From this perspective, therefore, Google Inc. was held responsible because, during user account activation, files loading the information about privacy obligation were either lacking or hidden in the general conditions of contract and therefore likely to be ineffective.

It is not sufficient to hide the information on the obligations arising from compliance with privacy laws within the "general conditions of service." The content of these seems incomprehensible. The only reference to obligations relating to privacy was contained in section 9 of Google’s general conditions of contract. This asks the user to ensure that the content being uploaded does not violate the rights or obligations of any person, including those related to privacy. The court, however, considered that these warnings are too generic and abstract, as well as hidden and anonymous. This behaviour, said the judge, shows little willingness to communicate and would therefore warrant a negative assessment of Google’s conduct.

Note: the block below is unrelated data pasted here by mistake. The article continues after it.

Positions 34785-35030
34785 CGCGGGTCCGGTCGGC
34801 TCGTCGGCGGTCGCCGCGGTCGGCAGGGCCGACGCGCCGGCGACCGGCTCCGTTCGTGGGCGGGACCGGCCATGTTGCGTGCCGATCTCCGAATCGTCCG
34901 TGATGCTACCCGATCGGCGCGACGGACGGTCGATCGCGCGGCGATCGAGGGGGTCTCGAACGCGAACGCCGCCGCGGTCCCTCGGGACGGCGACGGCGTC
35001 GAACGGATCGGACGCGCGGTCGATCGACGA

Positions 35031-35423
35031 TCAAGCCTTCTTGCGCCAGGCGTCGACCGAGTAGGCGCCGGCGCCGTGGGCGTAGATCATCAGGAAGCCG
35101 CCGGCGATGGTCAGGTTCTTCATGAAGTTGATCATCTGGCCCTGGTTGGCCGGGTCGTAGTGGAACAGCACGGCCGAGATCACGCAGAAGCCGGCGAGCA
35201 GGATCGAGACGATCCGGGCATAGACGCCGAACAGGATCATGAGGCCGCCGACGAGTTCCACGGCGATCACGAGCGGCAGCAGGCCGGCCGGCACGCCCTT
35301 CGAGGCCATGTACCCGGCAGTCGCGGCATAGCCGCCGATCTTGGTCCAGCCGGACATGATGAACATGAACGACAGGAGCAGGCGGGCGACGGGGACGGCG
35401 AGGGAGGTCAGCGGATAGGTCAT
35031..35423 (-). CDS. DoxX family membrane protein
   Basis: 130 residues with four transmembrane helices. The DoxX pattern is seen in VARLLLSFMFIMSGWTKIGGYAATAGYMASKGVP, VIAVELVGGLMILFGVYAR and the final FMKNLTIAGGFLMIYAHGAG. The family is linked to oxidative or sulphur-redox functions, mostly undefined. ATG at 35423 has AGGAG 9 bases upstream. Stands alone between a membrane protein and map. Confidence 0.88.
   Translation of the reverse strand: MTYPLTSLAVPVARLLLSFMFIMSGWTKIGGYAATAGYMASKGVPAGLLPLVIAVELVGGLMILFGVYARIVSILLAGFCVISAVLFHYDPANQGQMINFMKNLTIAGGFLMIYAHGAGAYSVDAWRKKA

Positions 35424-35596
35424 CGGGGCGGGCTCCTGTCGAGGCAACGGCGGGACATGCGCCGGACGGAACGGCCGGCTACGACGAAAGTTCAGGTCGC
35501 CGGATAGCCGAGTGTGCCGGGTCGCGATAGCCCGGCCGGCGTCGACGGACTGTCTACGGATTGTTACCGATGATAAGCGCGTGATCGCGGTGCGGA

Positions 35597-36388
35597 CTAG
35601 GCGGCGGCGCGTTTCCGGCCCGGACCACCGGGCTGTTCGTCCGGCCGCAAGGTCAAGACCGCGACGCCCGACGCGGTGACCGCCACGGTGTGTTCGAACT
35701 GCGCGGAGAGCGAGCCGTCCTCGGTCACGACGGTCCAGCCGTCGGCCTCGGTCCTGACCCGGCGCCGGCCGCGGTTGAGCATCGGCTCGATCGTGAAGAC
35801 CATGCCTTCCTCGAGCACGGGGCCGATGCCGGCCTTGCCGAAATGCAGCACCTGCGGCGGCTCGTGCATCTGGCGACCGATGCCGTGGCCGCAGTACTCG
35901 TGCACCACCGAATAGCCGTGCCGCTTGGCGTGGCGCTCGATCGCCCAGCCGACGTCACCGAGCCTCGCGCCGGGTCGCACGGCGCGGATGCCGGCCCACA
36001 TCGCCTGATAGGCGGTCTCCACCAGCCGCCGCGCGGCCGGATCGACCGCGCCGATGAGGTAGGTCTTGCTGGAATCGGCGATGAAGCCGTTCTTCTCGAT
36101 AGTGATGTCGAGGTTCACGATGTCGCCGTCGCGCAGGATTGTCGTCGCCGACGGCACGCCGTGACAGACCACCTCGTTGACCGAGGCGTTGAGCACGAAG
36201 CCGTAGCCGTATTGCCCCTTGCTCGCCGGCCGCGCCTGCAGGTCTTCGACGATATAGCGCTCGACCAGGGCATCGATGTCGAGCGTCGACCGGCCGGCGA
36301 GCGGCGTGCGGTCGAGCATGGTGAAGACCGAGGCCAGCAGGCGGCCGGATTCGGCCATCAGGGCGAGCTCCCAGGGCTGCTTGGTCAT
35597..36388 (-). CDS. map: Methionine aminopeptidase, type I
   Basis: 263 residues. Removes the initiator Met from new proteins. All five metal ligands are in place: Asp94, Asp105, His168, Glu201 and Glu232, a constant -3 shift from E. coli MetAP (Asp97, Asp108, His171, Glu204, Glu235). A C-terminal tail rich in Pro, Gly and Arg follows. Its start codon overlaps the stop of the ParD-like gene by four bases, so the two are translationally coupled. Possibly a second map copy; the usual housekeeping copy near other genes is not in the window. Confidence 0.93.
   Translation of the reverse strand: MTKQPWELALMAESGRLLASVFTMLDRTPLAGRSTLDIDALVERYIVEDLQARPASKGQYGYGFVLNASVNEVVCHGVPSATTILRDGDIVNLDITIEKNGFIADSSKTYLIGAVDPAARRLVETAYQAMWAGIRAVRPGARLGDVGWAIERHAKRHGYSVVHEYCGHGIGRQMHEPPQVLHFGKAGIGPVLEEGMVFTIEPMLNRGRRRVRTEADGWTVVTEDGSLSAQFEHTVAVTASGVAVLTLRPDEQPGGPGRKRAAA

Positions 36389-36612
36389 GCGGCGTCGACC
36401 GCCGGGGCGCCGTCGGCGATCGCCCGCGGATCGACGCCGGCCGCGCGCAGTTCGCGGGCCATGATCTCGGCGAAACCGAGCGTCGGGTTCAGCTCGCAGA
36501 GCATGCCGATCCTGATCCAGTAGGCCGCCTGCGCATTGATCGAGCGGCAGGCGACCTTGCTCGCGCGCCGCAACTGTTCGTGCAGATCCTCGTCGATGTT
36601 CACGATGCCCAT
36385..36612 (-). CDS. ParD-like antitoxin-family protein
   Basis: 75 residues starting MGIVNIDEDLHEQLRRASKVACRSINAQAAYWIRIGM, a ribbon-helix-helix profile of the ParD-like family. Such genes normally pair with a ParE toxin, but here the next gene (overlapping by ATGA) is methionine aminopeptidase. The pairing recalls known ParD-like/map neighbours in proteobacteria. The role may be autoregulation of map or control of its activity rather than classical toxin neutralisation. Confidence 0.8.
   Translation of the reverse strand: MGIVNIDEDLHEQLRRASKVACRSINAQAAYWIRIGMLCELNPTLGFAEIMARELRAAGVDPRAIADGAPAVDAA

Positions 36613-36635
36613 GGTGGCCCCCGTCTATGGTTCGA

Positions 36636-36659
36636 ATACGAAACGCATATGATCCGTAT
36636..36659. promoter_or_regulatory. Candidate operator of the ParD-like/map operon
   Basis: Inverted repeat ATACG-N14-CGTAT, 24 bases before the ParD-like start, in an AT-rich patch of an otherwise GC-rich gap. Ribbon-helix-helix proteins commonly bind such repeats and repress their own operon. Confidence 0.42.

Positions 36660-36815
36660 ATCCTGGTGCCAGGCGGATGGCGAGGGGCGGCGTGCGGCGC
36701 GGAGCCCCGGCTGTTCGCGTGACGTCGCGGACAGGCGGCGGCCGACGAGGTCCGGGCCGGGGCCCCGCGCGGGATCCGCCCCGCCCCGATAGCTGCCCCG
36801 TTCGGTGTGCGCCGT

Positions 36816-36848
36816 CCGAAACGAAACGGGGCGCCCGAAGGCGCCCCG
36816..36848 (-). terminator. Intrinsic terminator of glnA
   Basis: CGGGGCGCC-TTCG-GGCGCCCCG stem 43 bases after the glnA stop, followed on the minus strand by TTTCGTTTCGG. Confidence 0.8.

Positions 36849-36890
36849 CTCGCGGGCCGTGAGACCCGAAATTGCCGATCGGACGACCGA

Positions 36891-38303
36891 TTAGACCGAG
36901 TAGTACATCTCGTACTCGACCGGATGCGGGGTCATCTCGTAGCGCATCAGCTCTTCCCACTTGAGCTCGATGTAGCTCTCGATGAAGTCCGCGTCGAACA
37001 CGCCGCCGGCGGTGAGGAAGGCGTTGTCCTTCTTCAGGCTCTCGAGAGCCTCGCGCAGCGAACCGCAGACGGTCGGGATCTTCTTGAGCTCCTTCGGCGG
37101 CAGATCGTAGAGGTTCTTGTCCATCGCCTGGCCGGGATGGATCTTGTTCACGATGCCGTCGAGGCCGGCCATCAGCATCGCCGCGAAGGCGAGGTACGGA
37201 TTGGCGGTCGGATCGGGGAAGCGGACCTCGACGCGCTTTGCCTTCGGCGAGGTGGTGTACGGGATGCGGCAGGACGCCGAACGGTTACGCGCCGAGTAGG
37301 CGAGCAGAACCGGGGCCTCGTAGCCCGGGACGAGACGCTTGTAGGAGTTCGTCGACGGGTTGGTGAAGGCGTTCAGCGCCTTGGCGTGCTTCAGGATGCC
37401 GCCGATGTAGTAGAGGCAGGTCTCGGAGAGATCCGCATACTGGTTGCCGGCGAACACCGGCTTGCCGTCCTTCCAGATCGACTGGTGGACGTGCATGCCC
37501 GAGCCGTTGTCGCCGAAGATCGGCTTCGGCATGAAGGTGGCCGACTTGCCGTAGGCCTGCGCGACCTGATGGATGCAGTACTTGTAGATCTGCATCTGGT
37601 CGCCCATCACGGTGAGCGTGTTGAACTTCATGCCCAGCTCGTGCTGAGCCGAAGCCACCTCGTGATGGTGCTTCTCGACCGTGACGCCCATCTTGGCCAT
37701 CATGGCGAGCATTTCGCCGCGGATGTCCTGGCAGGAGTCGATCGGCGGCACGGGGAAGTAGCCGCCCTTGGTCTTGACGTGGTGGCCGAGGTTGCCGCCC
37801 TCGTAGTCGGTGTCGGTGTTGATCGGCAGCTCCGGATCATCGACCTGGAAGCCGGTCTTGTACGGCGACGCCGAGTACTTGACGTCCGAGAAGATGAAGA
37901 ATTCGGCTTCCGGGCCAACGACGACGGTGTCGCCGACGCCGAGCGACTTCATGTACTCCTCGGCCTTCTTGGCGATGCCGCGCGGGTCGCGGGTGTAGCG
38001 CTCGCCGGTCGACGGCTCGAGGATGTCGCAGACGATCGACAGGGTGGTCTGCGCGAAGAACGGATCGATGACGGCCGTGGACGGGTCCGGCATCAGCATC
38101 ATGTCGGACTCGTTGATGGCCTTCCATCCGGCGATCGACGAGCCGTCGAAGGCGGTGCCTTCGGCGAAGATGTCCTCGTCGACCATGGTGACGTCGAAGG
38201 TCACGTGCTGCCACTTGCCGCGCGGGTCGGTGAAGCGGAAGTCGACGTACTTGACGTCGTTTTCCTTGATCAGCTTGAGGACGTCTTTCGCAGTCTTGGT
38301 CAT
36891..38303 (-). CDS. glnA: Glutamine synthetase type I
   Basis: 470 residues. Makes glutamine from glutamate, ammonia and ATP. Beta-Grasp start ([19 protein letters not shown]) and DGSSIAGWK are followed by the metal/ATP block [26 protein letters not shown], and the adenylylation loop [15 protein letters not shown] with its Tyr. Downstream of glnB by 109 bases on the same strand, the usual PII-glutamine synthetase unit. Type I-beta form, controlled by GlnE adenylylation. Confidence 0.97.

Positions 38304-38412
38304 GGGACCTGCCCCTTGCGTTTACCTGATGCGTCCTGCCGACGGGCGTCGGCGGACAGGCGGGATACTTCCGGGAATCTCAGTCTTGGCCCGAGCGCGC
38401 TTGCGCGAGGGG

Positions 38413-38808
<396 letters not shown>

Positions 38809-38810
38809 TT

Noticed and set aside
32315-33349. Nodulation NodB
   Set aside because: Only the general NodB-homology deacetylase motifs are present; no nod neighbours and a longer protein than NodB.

According to the Italian court, Google, moreover, through the Google Video service, clearly pursues the purpose of profit, which is related to advertising. Google Italy has, in fact, the ability of connecting advertising to Google Video.

Ultimately, Google, according to the court, knowingly accepted the risk of introducing and disseminating sensitive data that should have been given special protection. The acceptance of this risk is linked to the pursuit of economic interest.

References
Tribunale di Milano, sezione penale, 2 aprile 2010 numero 1972 IT
 http://merlin.obs.coe.int/redirect.php?id=12462
 
  Court of Milan, Criminal Section, 2 April 2010, number 1972